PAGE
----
192xGT200 + 1068xBloomfield: 295 TFlops Supercomputer
Wednesday 23rd April 2008, 02:00:00 PM, written by Arun
French website PC INpact broke the news of an upcoming GPU-accelerated
supercomputer, ordered by France's CEA for delivery in early 2009 from
Bull. The cluster's performance confirms that GT200 will be rated at
1TFlop and that Nehalem/Bloomfield will clock up to at least 3GHz.
PC INpact claims that the overall machine will sport peak performance
of 295 TFlops, with 103 TFlops coming from the CPU and 192TFlops
coming from the GPUs. Le Monde further confirms the performance target
and indicates delivery will take place in early 2009. This would make
it one of the world's first (if not the first) large-scale GPU-
Sadly, PC INpact got the specifics wrong. There won't be a 8-core
Nehalem in that timeframe, and neither could there be a 2TFlops single-
chip GPU, especially given the qualification times in this market.
Just like Conroe, Nehalem/Bloomfield will sport a 128-bit ADD and a
128-bit MUL per core; at 3GHz, that means 24 GFlops per core. Multiply
that by the four cores per chip, then by 1068, and you get to
As for the GPUs, obviously the 1U Tesla module sports 4 GPUs, not 2.
So assuming this supercomputer is indeed based on GT200 and the per-
module config is similar, that gives us 1TFlop per chip/board.[/b]
Alternatively, if the TDP was substantially higher than G80's (which
seems unlikely given the level of binning possible in that market), it
might be possible that the module only sports 3 GPUs; that would
result in 1.33 TFlops per GPU. Once again, that is not the most likely
So, that gets us right back to where we were back in... May 2007, with
Michael Hara's claim in an investor conference that their next-
generation would be 'close to 1 TFlop'. Of course, we were all
assuming that was referring to G92, and that obviously didn't turn out
to be the case. We also assumed G92 would be the first chip supporting
FP64; now, it has become clear however that's GT200 - which is also
what makes the chip more attractive in such supercomputer deals.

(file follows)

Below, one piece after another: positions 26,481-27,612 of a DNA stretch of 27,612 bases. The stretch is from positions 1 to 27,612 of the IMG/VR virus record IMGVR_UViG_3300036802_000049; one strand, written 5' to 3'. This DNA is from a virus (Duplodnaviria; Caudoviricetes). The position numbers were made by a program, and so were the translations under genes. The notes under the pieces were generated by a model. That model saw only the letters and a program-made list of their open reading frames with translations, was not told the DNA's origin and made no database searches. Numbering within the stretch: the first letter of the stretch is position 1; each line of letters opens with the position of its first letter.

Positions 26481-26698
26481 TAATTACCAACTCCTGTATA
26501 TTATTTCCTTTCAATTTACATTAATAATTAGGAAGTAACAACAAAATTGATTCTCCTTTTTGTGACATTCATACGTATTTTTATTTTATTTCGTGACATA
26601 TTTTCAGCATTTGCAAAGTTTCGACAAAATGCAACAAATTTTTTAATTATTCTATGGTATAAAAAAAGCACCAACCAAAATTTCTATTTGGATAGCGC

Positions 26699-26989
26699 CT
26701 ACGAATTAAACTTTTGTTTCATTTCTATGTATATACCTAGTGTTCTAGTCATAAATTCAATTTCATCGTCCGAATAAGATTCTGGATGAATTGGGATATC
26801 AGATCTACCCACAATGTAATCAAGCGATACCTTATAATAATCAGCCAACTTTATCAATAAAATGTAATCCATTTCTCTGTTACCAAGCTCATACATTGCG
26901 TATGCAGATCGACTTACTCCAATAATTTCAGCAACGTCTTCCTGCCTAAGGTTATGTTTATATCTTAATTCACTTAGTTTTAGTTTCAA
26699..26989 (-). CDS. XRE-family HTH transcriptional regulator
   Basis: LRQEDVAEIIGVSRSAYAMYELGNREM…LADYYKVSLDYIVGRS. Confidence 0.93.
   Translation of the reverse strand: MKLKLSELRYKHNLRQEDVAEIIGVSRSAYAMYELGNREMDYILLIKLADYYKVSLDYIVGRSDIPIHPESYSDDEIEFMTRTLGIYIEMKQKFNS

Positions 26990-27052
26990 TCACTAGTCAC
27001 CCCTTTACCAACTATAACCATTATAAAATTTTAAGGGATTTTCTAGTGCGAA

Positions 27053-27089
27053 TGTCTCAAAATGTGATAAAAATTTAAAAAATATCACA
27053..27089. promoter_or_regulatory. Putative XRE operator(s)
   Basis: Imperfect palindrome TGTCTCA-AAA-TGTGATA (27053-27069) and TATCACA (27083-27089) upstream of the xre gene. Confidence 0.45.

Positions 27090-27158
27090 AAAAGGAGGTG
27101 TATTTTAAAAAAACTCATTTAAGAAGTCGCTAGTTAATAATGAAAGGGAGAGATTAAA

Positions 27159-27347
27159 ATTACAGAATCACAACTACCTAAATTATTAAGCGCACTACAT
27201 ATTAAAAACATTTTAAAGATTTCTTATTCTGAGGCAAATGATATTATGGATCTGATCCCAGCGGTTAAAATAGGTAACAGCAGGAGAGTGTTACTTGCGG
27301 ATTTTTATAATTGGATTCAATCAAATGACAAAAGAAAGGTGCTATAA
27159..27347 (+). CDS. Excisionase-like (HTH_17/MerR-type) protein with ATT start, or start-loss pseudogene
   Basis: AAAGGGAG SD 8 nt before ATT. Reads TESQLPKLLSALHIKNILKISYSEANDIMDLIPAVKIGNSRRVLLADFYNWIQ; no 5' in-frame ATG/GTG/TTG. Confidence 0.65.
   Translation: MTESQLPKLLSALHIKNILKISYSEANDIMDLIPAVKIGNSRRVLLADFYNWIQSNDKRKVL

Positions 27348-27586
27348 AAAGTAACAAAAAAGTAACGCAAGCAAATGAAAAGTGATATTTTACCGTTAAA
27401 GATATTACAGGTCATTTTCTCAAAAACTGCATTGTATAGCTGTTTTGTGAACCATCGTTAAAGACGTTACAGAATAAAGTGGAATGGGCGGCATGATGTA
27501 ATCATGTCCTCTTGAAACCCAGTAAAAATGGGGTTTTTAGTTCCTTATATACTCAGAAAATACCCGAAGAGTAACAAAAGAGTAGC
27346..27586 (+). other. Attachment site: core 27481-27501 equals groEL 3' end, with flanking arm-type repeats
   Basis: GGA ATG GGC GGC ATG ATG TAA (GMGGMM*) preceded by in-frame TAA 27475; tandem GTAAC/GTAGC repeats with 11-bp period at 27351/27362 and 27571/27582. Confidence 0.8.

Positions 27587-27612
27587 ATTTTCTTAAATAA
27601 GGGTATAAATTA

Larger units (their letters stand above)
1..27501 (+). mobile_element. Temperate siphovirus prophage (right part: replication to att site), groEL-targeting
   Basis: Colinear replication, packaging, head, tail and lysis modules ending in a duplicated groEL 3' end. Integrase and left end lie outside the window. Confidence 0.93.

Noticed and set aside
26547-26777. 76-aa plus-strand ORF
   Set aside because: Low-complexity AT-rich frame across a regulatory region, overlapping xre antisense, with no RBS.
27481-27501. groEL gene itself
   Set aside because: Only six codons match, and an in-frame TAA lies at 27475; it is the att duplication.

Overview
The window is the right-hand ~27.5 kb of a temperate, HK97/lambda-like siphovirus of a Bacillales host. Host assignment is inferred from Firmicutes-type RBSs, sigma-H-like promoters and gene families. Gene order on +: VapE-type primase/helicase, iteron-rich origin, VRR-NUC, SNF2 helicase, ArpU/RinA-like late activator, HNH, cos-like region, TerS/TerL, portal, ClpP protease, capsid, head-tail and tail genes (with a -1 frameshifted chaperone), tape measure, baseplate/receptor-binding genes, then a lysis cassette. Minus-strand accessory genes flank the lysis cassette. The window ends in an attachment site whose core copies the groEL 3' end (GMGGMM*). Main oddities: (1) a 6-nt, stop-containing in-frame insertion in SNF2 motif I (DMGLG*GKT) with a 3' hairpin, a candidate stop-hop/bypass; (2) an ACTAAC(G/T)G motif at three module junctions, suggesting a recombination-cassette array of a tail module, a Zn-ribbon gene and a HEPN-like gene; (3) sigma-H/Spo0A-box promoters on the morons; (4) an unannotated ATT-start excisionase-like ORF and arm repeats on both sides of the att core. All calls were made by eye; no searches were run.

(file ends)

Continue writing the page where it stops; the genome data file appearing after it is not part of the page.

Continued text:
In practice, this doesn't represent a lot of revenue for NVIDIA; it's
very likely less than one million dollars for a company which is
consistently delivering sales of more than one billion dollars per
quarter lately. However, it does highlight Tesla's momentum in the
GPGPU market. How soon, if ever, will that represent a substantial
part of NVIDIA's profits? Nobody knows.
NVIDIA confirms Next-Gen close to 1TFlop in 4Q07
Wednesday 23rd May 2007, 12:12:00 PM, written by Arun
In recent analyst conferences that were publicly webcast on NVIDIA's
website, Michael Hara (VP of Investor Relations) has claimed that
their next-generation chip, also known as G92 in the rumour mill, will
deliver close to one teraflop of performance. In a separate answer to
an analyst's question, he also noted that they have no intention from
diverging from the cycle they have adopted with the G80, which is to
have the high-end part ready at the end of the year and release the
lower-end derivatives in the spring.
Assuming that NVIDIA manages to hit these aggressive release
schedules, it implies that the chip will compete with any potential
R6xx refresh at the beginning of its lifetime, but also eventually
with R700 as it seems unlikely NVIDIA will refresh again before the
second half of 2008, unless they go for an optical shrink from 65nm to
55nm. It also remains to be seen how aggressive ATI will be on the
process front this time around.
There also were a number of other highlights during the conference,
including a major emphasis on GPGPU (aka 'GPU Computing') and a short
mention of Intel's upcoming GPU efforts through their Larrabee
project. Micahel Hara seemed far from certain about Intel's exact
strategy there, although he did mention that it was possible Intel was
more interested in the GPGPU market than the gaming one. This is
something we have already said in the past.